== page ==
Australian designer: 'Burkini' bans good for sales
Burkini bans in France have boosted sales and interest in the full-bodied Islamic swimsuit, particularly from non-Muslim women, the Australian credited with creating the design said Tuesday.
The burkini has sparked huge controversy in France, with bans in 15 towns in the country's southeast. But Australian-Lebanese Aheda Zanetti, who claims the trademark on the name burkini and burqini and created her first swimwear for Muslim women more than a decade ago, said the furor in France has attracted more publicity for her products.
"It's just been so hectic," she told AFP.
"I can tell you that online on Sunday, we received 60 orders - all of them non-Muslim," the 48-year-old Sydneysider said, adding that she usually received 10 to 12 orders on Sundays.
Zanetti did not have sales figures for the rest of the past week but said she had also received numerous messages of support - and only one disparaging email - since the French bans.
They include messages from cancer survivors and other swimmers who use her light-weight, quick-drying two-piece garments as protection from the sun.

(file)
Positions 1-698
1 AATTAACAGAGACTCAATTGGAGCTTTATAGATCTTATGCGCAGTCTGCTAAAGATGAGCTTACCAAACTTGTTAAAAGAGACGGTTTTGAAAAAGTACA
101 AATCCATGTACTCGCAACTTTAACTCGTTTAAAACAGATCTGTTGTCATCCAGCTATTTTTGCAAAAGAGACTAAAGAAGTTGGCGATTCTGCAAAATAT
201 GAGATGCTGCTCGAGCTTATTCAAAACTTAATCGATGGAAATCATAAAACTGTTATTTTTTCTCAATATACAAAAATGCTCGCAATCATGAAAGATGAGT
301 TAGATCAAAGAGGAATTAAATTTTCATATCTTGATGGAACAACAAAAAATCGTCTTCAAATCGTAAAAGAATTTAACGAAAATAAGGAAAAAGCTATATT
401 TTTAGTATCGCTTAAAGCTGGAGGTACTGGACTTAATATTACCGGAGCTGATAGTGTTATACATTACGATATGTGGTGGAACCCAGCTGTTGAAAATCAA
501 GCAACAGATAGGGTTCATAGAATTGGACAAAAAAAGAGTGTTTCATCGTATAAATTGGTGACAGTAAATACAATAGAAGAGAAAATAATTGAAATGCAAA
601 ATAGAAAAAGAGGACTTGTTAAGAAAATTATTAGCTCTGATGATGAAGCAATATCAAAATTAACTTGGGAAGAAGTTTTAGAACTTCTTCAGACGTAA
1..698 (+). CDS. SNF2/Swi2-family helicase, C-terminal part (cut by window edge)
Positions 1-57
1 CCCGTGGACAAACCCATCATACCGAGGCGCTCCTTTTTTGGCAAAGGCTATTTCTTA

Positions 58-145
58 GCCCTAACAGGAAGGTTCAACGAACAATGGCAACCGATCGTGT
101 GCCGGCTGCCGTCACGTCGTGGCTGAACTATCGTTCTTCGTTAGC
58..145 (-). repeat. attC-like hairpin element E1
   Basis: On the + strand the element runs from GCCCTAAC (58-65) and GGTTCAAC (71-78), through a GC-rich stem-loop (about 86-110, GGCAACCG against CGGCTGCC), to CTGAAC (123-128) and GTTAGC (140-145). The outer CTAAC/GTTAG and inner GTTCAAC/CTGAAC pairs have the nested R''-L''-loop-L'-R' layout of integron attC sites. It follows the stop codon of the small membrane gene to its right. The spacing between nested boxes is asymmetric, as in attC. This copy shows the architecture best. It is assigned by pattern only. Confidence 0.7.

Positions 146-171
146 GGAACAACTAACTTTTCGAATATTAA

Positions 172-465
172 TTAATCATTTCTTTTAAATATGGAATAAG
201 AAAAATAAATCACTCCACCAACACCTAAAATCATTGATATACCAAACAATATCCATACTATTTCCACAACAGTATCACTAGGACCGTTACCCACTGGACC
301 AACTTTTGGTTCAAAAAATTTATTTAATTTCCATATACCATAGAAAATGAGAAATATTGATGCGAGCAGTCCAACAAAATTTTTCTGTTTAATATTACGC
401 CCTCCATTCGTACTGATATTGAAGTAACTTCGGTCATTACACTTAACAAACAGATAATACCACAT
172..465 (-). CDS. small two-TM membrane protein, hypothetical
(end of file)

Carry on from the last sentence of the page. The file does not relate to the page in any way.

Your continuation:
There are other Islamic swimsuits but Zanetti has said her designs are the first to be streamlined into two-piece swimwear with a head covering.
"A lot of the correspondence... was that they are survivors of skin cancer and they've always been looking for something like this, saying, 'Thank god we've found someone like this producing such a swimsuit'," she said.
"The support I'm getting is somehow about empowering women... I feel like I've been a counselor. It's a cry of need that they want to have this enjoyment.
"Women are standing together on this. It doesn't matter what race or religion."
Australia is grappling with a rise in anti-Muslim sentiment but the burkini has not attracted strong criticism in a country where people regularly cover up at beaches to protect their skin under the harsh sun.
While there are divisions over the burkini in France, Canada's Prime Minister Justin Trudeau on Monday dismissed the idea of a ban in his country, saying Canadians should rise above the controversy as he called for the respect of individual rights and choices.